"I've lived a life that's full, I've traveled each and every highway, but more, much more than this, I did it my way." Tiny Tim's rendition of Paul Anka's "My Way," included on the 1980 album Chameleon, never threatened to displace the versions by Sinatra or Elvis, but no singer can lay greater claim to having done things his own way than Herbert Khaury, who at about age 30 came to be known as Tiny Tim.
Those of us who were around in the 1960s know how famous Tiny Tim once was, but most never saw past his Laugh In image — the effeminate, not-so-tiny guy with the ukulele who sang silly songs in a high voice. Millions tuned in to his televised wedding to Miss Vicki in December 1969, but then, curiosity satisfied, they turned off their TVs and tuned Tiny Tim out of their lives. They didn't stick around to see the performer who had been honing his craft for more than 20 years, the artist who had absorbed and could bring forth the essence of Rudy Vallee, Al Jolson, Bing Crosby, and other great performers of the century, creating something new through the filter of his unique stage persona — a persona that was not much different from his off-stage personality.
But as the reception faded, Tiny Tim was still going strong, or at least trying to — recording, touring, appearing on TV and radio, even joining a circus in the 1980s. But, really, who knew?
Actually, enough people did know — enough so that Tiny Tim was able to maintain his career until his death in 1996, nearly 30 years after his heyday. In his final years he had become a popular guest on Howard Stern's radio show and was still releasing albums of new material. Not merely a nostalgia act, he was creative and musically active until the end.
Justin Martell was not around in the '60s, but in a sense, he has been able to walk through that era, as well as the several years before and after, side-by-side with Tiny Tim through the fortunate circumstance of having been given access to Tiny's diaries. Based on a decade of research that included about 100 interviews, Martell and Alanna Wray McDonald present the full spectrum of Tiny Tim's life and career in Eternal Troubadour, providing insight into everything from Tiny's relationship with his parents and his early days in show business with his appearances at amateur nights in the early 1950s through moderate success in Greenwich Village in the early 1960s. Eternal Troubadour covers his higher level of success a couple of years later at the nightclub the Scene, his massive fame at the end of the decade, and everything that came after, including his second and third marriages. The authors discuss Tiny's connections to Bob Dylan, the Band, the Beatles, and other musical giants, some of his film appearances, his important friendship with the Australian artist Martin Sharp, and much more.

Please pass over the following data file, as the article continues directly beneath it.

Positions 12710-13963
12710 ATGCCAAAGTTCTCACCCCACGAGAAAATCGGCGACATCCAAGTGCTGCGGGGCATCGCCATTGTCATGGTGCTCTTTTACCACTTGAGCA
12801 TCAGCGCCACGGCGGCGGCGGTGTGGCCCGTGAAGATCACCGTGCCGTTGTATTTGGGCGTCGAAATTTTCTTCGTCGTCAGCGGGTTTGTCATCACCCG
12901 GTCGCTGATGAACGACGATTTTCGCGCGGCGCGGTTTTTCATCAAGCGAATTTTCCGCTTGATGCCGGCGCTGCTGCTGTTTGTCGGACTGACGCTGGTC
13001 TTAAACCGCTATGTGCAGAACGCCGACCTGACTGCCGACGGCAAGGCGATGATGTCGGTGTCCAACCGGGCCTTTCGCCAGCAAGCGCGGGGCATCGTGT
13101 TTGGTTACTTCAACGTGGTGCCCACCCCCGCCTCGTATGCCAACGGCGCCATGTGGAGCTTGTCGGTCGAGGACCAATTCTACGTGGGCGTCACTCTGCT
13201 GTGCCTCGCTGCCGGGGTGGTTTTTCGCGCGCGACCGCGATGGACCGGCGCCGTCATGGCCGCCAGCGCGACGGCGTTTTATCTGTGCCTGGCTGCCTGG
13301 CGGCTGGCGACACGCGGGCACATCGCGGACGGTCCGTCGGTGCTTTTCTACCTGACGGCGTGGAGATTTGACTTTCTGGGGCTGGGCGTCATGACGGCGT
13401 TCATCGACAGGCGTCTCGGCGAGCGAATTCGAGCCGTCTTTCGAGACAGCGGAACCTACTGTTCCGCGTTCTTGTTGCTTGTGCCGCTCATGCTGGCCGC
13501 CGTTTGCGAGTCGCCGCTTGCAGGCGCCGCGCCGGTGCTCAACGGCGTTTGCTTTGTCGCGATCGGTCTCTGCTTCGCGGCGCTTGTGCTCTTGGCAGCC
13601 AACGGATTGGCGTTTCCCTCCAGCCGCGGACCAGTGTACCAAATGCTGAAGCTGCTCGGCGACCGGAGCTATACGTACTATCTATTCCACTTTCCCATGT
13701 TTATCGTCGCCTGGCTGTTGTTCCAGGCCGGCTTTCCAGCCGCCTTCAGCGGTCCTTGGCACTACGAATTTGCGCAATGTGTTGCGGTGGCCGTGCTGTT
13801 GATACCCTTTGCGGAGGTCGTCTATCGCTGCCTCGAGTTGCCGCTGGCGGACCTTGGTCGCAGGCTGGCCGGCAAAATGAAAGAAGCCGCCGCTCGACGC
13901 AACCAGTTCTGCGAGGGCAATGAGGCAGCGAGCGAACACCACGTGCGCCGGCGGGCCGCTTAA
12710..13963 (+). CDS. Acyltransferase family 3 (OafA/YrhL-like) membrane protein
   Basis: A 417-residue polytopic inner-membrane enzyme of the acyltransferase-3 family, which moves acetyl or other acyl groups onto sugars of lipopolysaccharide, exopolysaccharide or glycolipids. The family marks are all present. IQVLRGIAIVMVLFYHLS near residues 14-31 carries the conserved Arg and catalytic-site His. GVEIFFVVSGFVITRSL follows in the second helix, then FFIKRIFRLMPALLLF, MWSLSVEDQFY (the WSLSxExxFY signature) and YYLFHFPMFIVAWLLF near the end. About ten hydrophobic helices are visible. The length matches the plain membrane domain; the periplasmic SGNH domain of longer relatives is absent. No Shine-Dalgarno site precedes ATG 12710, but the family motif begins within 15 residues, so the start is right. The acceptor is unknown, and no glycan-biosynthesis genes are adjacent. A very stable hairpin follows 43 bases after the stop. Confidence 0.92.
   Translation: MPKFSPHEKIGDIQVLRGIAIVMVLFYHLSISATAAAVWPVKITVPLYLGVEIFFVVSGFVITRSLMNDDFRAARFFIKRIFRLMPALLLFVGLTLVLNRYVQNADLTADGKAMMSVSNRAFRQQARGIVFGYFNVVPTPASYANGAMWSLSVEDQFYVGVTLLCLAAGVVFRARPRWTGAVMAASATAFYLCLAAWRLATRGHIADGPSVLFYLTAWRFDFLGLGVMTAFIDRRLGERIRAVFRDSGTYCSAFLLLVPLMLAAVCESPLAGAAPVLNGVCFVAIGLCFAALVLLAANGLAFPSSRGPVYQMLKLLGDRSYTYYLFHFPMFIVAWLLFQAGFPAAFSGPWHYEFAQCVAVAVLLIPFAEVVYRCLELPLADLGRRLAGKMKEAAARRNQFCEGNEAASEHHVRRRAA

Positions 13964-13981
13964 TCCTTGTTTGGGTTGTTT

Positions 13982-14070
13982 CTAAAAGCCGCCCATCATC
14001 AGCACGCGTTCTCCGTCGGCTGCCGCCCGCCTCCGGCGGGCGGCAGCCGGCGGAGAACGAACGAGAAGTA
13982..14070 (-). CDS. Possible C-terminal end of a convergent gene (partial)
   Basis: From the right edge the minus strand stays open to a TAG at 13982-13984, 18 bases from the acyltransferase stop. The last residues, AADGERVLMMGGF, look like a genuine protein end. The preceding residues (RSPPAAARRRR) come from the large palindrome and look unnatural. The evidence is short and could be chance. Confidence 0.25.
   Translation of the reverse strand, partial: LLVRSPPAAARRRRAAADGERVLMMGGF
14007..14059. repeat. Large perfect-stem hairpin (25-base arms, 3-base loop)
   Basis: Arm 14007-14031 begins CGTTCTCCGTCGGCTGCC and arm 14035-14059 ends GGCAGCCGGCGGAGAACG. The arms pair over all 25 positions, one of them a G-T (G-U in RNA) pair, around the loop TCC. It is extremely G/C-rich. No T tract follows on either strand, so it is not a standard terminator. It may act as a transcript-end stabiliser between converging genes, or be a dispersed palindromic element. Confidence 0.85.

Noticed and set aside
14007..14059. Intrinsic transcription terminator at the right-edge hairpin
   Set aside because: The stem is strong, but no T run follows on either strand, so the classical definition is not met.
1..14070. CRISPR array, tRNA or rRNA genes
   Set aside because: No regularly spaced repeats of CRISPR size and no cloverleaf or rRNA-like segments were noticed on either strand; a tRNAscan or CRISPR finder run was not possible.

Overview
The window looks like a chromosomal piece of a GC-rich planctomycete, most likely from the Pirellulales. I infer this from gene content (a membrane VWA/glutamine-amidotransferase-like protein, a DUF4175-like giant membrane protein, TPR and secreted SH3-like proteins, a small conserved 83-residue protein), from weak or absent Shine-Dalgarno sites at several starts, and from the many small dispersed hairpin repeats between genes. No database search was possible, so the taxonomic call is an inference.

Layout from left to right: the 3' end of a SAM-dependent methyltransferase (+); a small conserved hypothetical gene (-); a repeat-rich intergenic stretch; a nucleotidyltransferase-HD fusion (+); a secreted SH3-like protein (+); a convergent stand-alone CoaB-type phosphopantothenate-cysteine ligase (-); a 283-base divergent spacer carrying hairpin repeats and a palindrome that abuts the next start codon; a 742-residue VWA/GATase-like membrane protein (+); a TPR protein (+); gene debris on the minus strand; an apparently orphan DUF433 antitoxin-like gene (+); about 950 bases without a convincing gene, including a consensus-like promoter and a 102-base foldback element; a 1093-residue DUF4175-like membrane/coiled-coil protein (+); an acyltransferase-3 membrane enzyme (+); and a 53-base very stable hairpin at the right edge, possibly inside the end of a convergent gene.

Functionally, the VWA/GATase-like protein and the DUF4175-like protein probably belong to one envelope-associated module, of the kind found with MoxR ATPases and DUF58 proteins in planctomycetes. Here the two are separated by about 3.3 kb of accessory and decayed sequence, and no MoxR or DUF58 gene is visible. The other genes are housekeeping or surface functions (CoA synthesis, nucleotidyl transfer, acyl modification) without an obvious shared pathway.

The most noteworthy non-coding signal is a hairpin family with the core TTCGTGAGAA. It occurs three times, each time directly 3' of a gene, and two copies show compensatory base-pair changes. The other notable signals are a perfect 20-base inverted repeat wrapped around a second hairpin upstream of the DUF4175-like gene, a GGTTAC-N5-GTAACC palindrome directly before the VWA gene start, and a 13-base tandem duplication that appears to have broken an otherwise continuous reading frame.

Other books have been written about Tiny Tim, two of which have been very good indeed, but none have the breadth or detail of the new book by Martell and McDonald. As such, Eternal Troubadour is long overdue.
Although nicely designed, the book, as acknowledged by the publisher on its website, includes "a number of small text errors," which are to be corrected in future printings. To Jawbone's credit, they offer a complimentary updated ebook version to those purchasing the initial printing. However, the errors, while noticeable, do not detract from the book's value. Yet if changes are to be made, the authors might consider adding a discography and list of Tiny Tim's film and television appearances.
Tiny Tim, as made clear in Eternal Troubadour, was a very complex person and artist. Perhaps this book will be the springboard for a new evaluation of his work. A boxed set of recordings showcasing the wide variety of his musical styles, as well as a documentary focusing more on his music than his eccentricities, would be the ideal next steps.
Gregory Frohnsdorff is a librarian at the Charleston County Public Library.